Productive Versus Busy
It’s really easy to mistake “busyness” for productivity. The folks always rushing around, having meetings and complaining about how busy they are certainly LOOK like they’re doing a lot. But the reality is that effort and output are not always related. Productivity is about getting loads done — how you spend your time should be up to you.
Coming in at 8:00 reading email, attending a few meetings while checking your CrackBerry a lot, going to lunch, then spending most of the afternoon writing documentation on software that’s already been completed and tested is very low productivity. Sure you’ve spent 8 hours working, but there’s very little to show for it except say for some very low value documentation that no one else is likely to ever read.
This happens all the time in large consulting projects. After the firm lands the work they go out and hire any contractors they can find on short notice. They dump them out on the client site and start billing 8 hours a day. Maybe the project actually does get done eventually, but generally it’s a few of the developers that do the bulk of the work. Many of the other junior contractors may actually be adding reverse productivity by injecting bugs as they produce line after line of cut and paste code. From a pure clock watching activity the lowest skilled developer on the project has probably put in more time than the most productive person.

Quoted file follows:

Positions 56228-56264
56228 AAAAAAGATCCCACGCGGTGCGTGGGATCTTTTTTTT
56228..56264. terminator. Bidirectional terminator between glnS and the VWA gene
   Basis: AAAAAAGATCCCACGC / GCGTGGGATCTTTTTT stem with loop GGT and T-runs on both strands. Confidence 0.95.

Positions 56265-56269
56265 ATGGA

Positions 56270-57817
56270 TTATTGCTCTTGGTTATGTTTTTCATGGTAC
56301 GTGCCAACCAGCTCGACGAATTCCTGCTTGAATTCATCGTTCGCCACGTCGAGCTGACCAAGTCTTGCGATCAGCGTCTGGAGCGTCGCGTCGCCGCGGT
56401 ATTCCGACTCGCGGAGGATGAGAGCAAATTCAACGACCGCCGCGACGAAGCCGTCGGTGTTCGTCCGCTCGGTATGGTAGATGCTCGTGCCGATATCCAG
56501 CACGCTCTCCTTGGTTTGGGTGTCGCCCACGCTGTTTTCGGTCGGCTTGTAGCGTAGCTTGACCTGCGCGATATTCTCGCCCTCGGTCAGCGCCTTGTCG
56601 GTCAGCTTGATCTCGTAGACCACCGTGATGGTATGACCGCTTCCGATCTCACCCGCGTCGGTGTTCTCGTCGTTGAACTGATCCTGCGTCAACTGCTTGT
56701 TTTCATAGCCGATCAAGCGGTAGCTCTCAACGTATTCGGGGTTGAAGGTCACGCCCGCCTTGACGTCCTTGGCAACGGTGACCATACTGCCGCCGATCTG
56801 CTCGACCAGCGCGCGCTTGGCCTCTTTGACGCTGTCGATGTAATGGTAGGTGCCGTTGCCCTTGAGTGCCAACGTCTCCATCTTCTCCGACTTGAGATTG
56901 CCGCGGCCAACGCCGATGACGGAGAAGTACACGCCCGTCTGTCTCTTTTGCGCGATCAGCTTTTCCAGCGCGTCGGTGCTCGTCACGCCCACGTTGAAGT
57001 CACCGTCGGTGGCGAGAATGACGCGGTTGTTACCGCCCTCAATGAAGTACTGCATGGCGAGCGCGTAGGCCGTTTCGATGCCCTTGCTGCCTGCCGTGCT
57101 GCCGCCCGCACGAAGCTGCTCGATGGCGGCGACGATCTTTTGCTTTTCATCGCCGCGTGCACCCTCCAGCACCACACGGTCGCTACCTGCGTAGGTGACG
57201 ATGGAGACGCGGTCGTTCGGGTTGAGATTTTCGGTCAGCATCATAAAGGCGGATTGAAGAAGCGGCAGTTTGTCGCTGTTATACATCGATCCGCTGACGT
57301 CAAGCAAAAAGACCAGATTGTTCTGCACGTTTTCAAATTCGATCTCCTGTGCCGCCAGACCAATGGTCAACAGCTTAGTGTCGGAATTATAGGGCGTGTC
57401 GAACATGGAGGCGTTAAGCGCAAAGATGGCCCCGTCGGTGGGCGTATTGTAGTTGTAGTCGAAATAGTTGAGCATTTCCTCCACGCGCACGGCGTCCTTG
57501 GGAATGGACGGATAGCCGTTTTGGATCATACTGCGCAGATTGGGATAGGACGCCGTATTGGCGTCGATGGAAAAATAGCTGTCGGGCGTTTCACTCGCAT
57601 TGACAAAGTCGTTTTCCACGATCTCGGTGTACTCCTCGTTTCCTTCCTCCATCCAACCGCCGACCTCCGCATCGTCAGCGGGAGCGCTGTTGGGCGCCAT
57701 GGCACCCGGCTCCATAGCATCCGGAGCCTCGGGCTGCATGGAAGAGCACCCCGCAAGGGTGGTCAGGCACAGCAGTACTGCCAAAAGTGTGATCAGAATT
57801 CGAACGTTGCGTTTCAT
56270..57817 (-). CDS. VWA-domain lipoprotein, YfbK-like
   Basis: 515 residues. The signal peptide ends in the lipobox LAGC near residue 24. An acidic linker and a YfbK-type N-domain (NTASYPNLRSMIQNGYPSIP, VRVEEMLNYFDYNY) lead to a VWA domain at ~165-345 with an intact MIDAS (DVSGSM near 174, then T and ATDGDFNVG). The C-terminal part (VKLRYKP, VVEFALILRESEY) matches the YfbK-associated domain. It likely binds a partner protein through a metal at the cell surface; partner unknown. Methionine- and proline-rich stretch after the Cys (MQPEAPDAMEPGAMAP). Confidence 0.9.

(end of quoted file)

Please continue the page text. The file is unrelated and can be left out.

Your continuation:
The real problem is time is an easy metric to track, while productivity on a software project is difficult. Tracking hours billed or percentage done is easy. Tracking software quality or features completed requires more effort and certainly more technical knowledge. There’s plenty of false technical metrics that have been used from lines of code to the number of function points completed. Both of these measure how much typing you’ve done, but the best systems have as little code as possible necessary to implement the features that are actually used.
The best metric I can see with productivity is how many production quality features are getting done and how quickly. You can measure the ROI on something you can deploy at the end of any iteration, you can’t measure any ROI on the fact that you’re 80% done with the software design.